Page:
Even though playing in triple time is a good way for many pipers to approach a new jig, the ultimate goal is to play in single time, and at a tempo of at least 90 bpm, at which point a jig starts to sound like a jig! And only in single time can the first downbeat of a bar begin to get “pulsed”, where the first eighth note in a group is held for a tiny bit more than the other eighth notes. Remember, the rhythm of a jig is often vocalized as “jig-i-ty”, with the “jig” getting a bit more time.
After becoming comfortable with a new tune in triple time at a tempo of say, up to 120 bpm, it becomes a bit unwieldy to go much faster in triple time. Thus, it’s now time to switch to single time and continue to build your tempo. In Figure 3, the arrows now indicate simple time for the metronome. Each bar contains two beats. Be sure to play everything correctly relative to the beats, and play each step of the embellishments, before increasing the tempo. And even then, increase the tempo only 2-3 bpm at a time and assure that you can maintain your accuracy.
At this point, if you have approached your jig “the Dojo way”, by mastering each bar or phrase before moving to the next, and you have been using a metronome to assure rhythmic accuracy and precision, it’s now only a matter of time before your jig comes alive musically. Don’t rush. Play slowly enough that you play everything correctly, and rhythmically. Only then will you be playing good music. Remember, if you can’t play something slowly and correctly, you will not be able to play correctly at a faster tempo.
Musicians are supposed to have good timing. But do you just practice with your metronome or do you interact with it during your practice sessions?
Correctly used, a metronome should act as an accompaniment partner. In this article, I’ll offer four exercises to help improve your timing while using a metronome.
There are many different kinds of metronomes and they come in all shapes and sizes, including classic pendulum and digital models; many musicians use an app on their phone for that purpose. It really doesn’t matter what kind of metronome you own. You just need to make sure you have one and that you use it regularly.
A Metronome Is Not Just Something To Listen To
Most people use the metronome only as a passive device — in other words, something to listen to — and it’s true that most musicians need to be able to play along with one, especially in studio settings when you are playing along to a click track. But if you have difficulties playing in time when there isn’t a metronome or click track accompanying you, the reason may be that you have only developed your listening skills, not your timing skills.
Strategies for Developing Timing
In order to effectively develop timing skills, you need to add space between metronome clicks. Here are four strategies for doing so in conjunction with this downloadable exercise sheet . As you continue to work on your timing, be sure you practice this worksheet at different tempos:
1) Add space between beats
– Instead of having 4 clicks in a 4/4 measure, put your metronome on half notes and have two clicks per measure.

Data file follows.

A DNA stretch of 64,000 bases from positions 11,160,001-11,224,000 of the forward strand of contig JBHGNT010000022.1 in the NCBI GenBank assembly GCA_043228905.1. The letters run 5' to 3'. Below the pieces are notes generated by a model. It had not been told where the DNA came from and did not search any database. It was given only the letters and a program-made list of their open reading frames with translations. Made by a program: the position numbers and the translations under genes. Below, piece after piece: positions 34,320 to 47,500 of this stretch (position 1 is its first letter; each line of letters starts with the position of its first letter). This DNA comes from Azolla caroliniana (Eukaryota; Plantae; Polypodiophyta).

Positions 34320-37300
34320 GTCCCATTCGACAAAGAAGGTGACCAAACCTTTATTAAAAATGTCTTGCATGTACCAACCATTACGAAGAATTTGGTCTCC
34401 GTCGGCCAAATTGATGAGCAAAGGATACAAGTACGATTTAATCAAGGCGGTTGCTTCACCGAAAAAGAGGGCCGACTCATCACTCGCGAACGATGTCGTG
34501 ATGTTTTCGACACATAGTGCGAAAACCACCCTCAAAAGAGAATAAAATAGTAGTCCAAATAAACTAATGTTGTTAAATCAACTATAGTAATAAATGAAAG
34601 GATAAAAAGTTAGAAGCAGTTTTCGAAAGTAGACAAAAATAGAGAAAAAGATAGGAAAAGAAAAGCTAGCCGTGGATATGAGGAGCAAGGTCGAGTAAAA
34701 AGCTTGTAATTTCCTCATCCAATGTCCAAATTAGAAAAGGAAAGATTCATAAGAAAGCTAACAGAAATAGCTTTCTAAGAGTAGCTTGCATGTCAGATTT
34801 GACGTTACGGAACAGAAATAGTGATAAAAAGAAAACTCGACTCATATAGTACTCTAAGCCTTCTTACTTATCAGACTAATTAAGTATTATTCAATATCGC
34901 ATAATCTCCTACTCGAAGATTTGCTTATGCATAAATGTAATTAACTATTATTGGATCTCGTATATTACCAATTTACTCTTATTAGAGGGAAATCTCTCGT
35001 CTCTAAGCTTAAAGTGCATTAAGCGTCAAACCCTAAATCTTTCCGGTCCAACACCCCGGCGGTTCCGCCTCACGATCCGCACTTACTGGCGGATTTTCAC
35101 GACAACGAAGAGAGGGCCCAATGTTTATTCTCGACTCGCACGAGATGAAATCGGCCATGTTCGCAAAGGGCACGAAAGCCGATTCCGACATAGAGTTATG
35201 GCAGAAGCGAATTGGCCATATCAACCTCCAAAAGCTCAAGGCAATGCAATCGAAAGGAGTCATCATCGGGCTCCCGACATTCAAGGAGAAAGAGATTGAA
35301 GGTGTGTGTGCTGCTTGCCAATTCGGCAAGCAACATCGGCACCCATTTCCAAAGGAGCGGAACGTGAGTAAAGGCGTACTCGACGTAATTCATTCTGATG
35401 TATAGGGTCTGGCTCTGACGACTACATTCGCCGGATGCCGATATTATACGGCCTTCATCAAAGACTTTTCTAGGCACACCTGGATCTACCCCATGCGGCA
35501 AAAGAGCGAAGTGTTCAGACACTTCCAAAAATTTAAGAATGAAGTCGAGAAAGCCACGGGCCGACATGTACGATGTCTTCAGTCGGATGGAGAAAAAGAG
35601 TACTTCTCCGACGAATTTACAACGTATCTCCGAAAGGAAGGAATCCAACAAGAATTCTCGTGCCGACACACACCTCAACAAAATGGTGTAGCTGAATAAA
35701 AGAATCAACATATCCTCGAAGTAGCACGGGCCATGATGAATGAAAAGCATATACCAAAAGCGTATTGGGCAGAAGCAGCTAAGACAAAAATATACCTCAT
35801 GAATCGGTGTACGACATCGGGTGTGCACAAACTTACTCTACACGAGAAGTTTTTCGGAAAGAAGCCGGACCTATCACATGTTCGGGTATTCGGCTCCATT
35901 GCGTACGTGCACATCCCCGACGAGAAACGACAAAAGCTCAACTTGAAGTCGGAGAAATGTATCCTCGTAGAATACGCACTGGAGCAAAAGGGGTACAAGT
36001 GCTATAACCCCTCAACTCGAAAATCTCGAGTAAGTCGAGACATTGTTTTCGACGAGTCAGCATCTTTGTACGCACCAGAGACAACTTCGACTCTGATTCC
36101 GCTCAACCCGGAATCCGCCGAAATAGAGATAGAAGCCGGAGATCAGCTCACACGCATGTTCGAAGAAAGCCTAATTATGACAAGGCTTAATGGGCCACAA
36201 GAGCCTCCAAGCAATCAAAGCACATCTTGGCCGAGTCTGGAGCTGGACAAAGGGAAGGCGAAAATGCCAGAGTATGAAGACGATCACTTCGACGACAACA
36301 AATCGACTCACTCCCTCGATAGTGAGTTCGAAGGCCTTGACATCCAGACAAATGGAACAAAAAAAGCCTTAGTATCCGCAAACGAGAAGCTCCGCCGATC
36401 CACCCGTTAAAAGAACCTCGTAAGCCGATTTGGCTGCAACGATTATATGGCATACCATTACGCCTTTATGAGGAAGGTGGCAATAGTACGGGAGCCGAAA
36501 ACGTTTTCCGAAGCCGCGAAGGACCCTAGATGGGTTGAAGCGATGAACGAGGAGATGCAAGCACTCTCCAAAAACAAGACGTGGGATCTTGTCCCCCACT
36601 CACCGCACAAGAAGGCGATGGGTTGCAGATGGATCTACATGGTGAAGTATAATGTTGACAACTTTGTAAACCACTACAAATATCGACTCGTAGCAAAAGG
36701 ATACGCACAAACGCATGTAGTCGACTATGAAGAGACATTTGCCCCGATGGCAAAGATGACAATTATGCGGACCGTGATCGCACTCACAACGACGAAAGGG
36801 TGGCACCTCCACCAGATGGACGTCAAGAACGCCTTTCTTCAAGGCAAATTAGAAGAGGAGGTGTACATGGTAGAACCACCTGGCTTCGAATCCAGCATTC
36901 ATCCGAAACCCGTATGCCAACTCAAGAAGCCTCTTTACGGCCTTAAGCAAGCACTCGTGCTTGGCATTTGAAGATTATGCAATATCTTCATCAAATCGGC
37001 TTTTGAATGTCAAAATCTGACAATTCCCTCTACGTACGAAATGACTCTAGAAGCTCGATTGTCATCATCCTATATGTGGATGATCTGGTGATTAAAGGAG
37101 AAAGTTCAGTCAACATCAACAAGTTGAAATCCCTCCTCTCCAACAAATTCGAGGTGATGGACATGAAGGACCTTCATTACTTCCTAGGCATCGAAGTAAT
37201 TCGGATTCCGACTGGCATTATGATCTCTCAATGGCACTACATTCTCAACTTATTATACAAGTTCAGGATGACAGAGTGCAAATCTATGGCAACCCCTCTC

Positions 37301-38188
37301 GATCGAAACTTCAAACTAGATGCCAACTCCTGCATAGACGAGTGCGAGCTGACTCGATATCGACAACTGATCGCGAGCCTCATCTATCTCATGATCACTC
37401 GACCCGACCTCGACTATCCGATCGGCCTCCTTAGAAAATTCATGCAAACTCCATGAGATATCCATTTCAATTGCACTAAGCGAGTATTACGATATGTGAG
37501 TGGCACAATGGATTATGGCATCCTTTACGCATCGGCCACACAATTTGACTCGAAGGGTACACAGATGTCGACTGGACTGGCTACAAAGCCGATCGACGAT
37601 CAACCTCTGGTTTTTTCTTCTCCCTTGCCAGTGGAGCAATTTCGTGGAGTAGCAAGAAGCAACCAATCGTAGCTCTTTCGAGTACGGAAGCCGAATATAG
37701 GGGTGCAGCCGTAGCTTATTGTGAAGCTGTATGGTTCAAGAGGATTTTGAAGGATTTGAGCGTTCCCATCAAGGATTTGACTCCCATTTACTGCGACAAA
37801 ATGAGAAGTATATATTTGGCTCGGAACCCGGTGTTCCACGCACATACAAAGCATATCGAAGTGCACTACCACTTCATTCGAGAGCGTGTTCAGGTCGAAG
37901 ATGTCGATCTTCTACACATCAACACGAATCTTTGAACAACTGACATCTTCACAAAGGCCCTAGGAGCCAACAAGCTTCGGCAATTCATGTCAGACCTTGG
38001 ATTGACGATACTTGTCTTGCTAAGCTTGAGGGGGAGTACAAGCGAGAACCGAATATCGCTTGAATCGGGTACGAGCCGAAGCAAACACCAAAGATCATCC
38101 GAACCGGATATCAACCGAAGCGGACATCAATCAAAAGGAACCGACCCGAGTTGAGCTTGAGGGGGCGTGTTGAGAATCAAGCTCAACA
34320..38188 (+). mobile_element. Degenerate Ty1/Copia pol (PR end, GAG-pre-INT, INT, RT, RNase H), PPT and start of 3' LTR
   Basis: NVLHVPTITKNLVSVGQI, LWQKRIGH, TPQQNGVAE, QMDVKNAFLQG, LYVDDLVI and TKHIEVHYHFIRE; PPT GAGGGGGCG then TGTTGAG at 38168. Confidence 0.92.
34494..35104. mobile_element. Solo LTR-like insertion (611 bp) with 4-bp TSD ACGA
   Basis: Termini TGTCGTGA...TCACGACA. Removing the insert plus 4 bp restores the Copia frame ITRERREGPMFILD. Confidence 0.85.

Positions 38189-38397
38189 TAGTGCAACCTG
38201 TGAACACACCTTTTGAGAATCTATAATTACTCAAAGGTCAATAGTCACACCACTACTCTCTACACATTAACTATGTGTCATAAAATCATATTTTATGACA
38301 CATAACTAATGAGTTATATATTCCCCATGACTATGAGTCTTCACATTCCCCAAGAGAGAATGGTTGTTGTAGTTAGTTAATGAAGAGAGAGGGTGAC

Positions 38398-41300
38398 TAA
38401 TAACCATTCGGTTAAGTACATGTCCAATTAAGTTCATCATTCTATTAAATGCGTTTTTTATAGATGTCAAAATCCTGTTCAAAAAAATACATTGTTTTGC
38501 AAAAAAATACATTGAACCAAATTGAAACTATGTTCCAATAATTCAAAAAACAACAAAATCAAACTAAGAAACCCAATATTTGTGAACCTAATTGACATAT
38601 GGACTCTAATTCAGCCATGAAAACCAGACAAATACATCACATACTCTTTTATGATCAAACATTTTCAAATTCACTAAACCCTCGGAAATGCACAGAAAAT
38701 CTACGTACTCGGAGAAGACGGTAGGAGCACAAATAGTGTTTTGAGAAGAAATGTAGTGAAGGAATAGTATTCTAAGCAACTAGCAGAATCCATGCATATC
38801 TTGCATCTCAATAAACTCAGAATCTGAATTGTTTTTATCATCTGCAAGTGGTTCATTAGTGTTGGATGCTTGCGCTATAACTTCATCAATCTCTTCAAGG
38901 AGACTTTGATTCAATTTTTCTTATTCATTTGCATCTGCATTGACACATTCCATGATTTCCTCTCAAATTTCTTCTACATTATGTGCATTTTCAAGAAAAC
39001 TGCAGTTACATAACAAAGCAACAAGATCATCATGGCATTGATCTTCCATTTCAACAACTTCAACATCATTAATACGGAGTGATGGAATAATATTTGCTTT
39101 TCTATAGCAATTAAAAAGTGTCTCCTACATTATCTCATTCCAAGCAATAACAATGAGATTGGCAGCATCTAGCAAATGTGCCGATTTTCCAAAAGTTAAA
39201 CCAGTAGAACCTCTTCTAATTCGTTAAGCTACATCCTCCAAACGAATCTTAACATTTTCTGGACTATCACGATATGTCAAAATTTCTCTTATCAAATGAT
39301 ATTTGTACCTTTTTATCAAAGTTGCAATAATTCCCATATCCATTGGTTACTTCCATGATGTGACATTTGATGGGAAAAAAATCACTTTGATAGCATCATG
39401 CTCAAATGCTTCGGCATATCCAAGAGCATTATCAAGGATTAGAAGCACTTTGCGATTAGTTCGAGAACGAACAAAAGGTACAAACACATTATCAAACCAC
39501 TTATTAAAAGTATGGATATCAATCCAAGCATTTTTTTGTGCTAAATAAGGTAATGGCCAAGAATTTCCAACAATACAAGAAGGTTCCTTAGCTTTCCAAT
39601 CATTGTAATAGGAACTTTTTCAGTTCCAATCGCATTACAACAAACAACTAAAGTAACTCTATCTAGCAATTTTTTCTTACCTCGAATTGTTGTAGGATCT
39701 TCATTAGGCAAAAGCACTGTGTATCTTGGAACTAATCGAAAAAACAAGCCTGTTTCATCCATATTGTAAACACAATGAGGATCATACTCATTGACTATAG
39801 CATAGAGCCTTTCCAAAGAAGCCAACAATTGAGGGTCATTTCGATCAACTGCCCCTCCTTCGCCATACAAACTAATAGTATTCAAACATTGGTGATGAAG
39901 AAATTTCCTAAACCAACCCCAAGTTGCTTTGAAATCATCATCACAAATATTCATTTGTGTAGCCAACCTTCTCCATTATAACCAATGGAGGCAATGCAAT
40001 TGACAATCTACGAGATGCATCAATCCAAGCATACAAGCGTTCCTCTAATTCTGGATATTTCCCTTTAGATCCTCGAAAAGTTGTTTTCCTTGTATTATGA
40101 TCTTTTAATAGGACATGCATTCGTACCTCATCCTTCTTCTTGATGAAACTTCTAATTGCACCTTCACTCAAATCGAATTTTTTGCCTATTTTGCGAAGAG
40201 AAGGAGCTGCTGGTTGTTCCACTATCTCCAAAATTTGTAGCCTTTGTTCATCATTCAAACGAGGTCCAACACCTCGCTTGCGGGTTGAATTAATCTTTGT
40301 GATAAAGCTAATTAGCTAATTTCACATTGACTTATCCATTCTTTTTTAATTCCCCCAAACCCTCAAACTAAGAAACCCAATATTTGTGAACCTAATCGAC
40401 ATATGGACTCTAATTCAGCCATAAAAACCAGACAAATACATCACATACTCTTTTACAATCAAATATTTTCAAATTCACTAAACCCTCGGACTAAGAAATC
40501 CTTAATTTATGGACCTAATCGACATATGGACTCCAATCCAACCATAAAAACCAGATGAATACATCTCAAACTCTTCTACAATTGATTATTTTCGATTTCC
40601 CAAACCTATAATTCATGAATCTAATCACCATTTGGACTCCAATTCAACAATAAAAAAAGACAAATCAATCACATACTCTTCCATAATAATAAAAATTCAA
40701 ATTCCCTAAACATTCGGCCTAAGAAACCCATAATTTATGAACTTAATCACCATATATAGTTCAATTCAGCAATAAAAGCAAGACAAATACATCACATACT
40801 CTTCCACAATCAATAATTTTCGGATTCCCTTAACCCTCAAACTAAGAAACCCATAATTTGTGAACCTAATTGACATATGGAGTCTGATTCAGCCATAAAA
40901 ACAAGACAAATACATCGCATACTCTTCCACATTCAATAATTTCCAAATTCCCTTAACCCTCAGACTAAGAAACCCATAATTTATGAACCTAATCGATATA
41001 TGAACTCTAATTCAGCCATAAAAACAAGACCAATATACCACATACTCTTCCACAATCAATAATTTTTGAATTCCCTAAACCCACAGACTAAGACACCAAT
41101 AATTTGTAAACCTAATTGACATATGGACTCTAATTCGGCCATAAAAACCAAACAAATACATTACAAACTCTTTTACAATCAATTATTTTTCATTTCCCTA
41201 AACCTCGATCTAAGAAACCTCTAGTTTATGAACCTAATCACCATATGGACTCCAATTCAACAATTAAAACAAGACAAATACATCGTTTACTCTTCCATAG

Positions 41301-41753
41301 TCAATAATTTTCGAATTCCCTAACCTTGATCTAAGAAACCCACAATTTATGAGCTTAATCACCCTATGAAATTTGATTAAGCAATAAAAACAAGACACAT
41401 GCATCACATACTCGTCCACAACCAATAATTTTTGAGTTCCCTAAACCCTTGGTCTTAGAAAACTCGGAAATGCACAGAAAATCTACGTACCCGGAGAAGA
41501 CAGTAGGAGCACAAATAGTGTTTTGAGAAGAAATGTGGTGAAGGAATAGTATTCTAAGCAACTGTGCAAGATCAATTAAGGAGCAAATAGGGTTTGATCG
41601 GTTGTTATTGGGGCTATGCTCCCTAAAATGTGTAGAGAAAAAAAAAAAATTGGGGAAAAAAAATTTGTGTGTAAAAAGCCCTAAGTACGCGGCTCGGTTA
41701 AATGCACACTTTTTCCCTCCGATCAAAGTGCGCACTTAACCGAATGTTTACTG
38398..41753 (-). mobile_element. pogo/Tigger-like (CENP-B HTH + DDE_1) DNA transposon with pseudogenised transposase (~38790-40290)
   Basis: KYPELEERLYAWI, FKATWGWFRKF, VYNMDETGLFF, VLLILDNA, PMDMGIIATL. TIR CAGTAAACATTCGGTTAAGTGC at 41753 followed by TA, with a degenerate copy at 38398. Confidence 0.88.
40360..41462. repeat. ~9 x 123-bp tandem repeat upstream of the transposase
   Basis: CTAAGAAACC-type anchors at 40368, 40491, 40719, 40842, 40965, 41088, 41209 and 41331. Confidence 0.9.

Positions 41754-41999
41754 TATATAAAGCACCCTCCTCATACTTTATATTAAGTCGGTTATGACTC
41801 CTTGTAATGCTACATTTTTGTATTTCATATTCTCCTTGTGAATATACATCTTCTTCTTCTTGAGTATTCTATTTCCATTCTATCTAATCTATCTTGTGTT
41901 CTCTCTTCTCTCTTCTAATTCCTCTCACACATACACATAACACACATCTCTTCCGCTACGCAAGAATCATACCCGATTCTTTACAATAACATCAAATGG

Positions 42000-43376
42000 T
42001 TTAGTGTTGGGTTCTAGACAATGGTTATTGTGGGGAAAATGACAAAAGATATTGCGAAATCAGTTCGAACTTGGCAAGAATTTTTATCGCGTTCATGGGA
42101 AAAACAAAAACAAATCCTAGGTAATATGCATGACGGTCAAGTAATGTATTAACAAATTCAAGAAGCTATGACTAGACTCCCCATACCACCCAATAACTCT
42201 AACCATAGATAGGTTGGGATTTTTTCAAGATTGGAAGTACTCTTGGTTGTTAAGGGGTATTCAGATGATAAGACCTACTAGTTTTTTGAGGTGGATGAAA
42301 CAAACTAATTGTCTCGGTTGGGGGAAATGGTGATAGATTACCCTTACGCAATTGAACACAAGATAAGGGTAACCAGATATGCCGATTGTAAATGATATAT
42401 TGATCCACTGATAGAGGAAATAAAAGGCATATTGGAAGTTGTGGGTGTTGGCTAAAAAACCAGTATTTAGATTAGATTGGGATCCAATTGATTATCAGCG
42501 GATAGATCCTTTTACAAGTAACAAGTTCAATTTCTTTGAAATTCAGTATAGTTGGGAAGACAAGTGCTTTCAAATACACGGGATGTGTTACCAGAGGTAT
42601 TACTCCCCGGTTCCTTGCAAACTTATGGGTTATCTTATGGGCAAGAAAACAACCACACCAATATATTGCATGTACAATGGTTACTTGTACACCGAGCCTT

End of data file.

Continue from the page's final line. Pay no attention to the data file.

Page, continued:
– Set the click to just the downbeat of the measure.
– Set the click to the downbeat of every other measure or every 4 measures.
2) Moveable pulse
– If you are using half notes as your pulse, practice with the half notes on 1 and 3 as well as 2 and 4.
– If you have one click per measure, move the click to start on beat 2 of the measure instead of the downbeat.
– Put the metronome on quarter notes, but when you start your phrase, think of the click as being on the “ands” of the beat instead of the downbeats.
3) Create subtractive loops or patterns
– Program a loop into a sequencer program (such as GarageBand or Cubase, etc.) and create a 4-bar loop. On the fourth bar, instead of having a measure of groove, leave it blank.
– Next, practice with two bars of groove and then two bars of space.
4) Put space between your metronome and your instrument
– Put the metronome on the other side of the room with a recording device. The metronome should be loud enough so that you can hear it when you are not playing. Once you start playing, you should only be able to hear yourself and not the metronome. Play back the performance on your recording device and listen to how well you performed with the metronome. I have found this approach especially beneficial when practicing excerpts.
Once you start thinking about your metronome as an accompaniment partner instead of always being a dictator (“you will always play on every beat with me”), your timing skills will begin to blossom!
Click here for more information about Yamaha classic pendulum metronomes.
Click here for more information about the Yamaha ME-55BK clip-on digital metronome.
In this free video guitar lesson I will answer some of the many questions I get on how to use a metronome.
Learning how to use a metronome is essential to anyone that plays a musical instrument. Not only will learning how to use a metronome keep your technique and rhythm more precise, it will also gauge your progress over time and become a great motivational tool.
In this basic video guitar lesson I will teach you the fundamentals of how to use a metronome. It is actually a very simple process that any level of musician can become proficient at very quickly.
In the beginning you may feel it is a bit awkward while trying to play along with a mechanical beat. But very soon it will become second nature to you.
One thing to keep in mind while learning how to use a metronome is to try and not play too fast too soon. Always keep most of your practicing within a comfortable technical level for you while only trying to boost the tempo up and challenge yourself a few times during a practice session.
Learning how to use a metronome correctly will help you play along with other musicians much better as well. You will develop a constant in the pocket feel very quickly as long as you use a metronome during all of your technical studies.
Here is to hoping that you develop exceptional rhythm and technical skills by simply following along with this video and putting the ideas into everyday practice. 🙂
If these free lessons help you, please donate to keep new ones coming daily. Thanks!! 🙂